Doctors have found that tricyclic antidepressants are helpful in easing pain and may also improve sleep. While researchers aren’t exactly sure how they reduce pain, studies suggest that tricyclic antidepressants boost chemicals in the brain that help diminish pain signals.
Some examples of tricyclic antidepressants that may relieve pain include:
- Desipramine (Norpramin)
- Imipramine (Tofranil)
- Nortriptyline (Aventyl, Pamelor)
Other types of antidepressants called SNRIs (serotonin and norepinephrine reuptake inhibitors) that may help relieve pain include:
Another class of drugs used for pain relief is antispasmodics. Antispasmodics work by relaxing the smooth muscle of the gut. These drugs are used to treat irritable bowel syndrome, diverticular disease, and other digestive conditions, as well as menstrual pain and interstitial cystitis.
Antispasmodic drugs include:
Side effects of antispasmodic medication may include constipation, headache, blurred vision, drowsiness, difficulty sleeping, and decreased sweating or thirst.
- Carbamazepine (Tegretol)
- Gabapentin (Neurontin)
- Lamotrigine (Lamictal)
- Oxcarbazepine (Trileptal)
- Phenytoin (Dilantin)
- Pregabalin (Lyrica)
- Topiramate (Topamax)
- Valproic acid (Depakene)
- Zonisamide (Zonegran)
Experts aren't exactly sure how these medications ease pain. Anticonvulsants are thought to block pain signals from the central nervous system.
Side effects of anticonvulsants may include headache, confusion, skin rash, nausea or vomiting, loss of appetite, or weight gain. If you are pregnant or thinking about getting pregnant, be sure to let your doctor know, because taking certain anticonvulsant drugs during pregnancy may increase the risk of birth defects.
Narcotic pain drugs, also called opioids, have a proven record of effectiveness, but many people have concerns about their side effects -- constipation, sweating, and increased sensitivity to pain, among them -- and becoming physically dependent on them.
"The dose necessary for continued pain relief often increases with opioids and can lead to side effects," says Minzter. "Nevertheless, they play an important role for some people. For them, pain relief outweighs the negative consequences."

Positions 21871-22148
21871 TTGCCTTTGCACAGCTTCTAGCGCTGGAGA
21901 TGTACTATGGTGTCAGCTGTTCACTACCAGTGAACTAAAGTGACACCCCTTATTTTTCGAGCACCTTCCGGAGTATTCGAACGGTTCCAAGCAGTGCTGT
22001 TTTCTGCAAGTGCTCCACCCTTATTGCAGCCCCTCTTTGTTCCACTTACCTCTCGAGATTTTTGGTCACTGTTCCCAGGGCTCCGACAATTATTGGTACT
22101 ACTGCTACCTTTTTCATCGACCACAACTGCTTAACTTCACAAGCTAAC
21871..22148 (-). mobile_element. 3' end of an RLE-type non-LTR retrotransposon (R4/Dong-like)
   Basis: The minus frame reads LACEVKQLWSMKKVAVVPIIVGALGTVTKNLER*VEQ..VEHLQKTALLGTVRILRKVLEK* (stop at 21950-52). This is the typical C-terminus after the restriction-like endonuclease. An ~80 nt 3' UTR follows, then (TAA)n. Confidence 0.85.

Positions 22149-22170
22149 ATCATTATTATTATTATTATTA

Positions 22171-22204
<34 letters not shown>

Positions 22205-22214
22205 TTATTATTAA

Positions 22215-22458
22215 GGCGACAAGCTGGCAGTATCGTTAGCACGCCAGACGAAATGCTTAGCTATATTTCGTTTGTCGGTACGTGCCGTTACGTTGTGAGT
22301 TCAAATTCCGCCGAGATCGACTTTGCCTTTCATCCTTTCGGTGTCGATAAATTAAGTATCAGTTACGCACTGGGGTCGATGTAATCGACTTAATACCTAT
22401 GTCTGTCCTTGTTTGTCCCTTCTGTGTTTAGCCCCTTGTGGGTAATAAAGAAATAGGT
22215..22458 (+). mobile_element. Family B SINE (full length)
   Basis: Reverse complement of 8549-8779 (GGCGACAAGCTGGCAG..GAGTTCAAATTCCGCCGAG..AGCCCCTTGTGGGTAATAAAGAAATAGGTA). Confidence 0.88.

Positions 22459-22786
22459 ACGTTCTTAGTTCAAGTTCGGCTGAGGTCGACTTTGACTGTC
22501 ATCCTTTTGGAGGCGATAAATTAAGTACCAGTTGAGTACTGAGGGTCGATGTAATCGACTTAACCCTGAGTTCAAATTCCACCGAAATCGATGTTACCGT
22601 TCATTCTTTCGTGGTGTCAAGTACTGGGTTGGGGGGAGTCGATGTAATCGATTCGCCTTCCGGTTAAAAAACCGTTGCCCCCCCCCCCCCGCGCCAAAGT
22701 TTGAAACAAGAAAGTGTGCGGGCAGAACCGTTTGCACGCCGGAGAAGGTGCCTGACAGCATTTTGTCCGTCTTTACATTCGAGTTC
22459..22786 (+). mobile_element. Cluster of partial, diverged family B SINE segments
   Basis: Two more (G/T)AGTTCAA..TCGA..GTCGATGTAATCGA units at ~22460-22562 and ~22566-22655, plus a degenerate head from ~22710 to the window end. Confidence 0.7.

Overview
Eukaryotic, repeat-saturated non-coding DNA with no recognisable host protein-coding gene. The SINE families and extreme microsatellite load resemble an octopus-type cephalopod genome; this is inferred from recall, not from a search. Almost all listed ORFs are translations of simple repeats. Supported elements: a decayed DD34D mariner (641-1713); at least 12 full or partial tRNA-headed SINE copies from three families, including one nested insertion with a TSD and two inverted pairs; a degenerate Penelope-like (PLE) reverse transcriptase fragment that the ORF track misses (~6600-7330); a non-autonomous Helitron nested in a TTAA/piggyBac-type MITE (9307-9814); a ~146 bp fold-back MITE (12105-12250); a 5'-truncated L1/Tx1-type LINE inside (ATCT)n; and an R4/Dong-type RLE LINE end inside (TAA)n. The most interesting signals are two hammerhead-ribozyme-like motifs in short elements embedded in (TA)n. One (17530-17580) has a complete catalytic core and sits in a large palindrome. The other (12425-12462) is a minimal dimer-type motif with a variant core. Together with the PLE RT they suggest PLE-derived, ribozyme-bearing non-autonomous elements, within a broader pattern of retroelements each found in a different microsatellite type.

Due to the risk of becoming physically dependent on them, opioid drugs are often a last resort for people who have tried several other treatments and who still have severe pain.
The opioid drugs listed below relieve moderate to severe pain caused by a variety of illnesses, including cancer, and some are used for pain following surgery.
- Butorphanol (Stadol)
- Acetaminophen/codeine (Tylenol-Codeine No. 3)
- Fentanyl (Duragesic)
- Hydrocodone (Vicodin)
- Hydromorphone (Dilaudid)
- Methadone (Dolophine)
- Morphine (Roxanol)
- Oxycodone (OxyContin)
- Oxycodone/naloxone (Targiniq ER)
Tramadol (Ultram) may be appropriate for people with moderate to moderately severe pain. Tramadol is in a class of drugs called opiate agonists. The extended-release version of this medicine can be prescribed for people who need medication around the clock to relieve their pain.
Intrathecal therapy is a method of delivering pain medication directly to the spinal cord via a "pain pump." This medication delivery system is used for long-term pain that has not responded to non-invasive pain relief methods.
When to Call the Doctor
If your pain medications are not working or your pain temporarily increases, it's important to talk to your doctor about finding the pain medication that is effective in managing your pain. So when should you call your doctor about your pain?
"Typically, temporary increases in pain are not a reason to call the doctor," says Minzter. "These episodes can be expected with a chronic pain problem. But always call your doctor if the change in the way you feel is alarming or when there are signs of infection." Fever, inflammation, or swelling is a red flag.
Experts maintain that people react to pain differently. That is, the way you experience pain is likely to differ from how another person experiences it. You and your doctor should work together for develop a plan for how you should respond to an increase in pain and when you need to call your doctor.
Managing Your Pain: Be Proactive
When it comes to managing chronic pain, studies suggest that people tend to fall into one of three groups:
- The first group of people is made up of people who never report their pain or seek medical help for it.
- The second group seeks a “magic pill” that will eliminate pain and not cause any side effects. This goal is not realistic.
- The third type of group is more proactive. This type of patient actively participates in managing his or her pain, is well-informed about pain medications and their side effects, and works closely with a doctor to find the most effective drugs that have the fewest side effects.
Be a proactive patient and aim to be part of the third group of people. Tracking the severity of your pain and sharing this information with your doctor can help you manage your pain more effectively. Your doctor can evaluate whether or not your pain management plan is working based on the information you provide.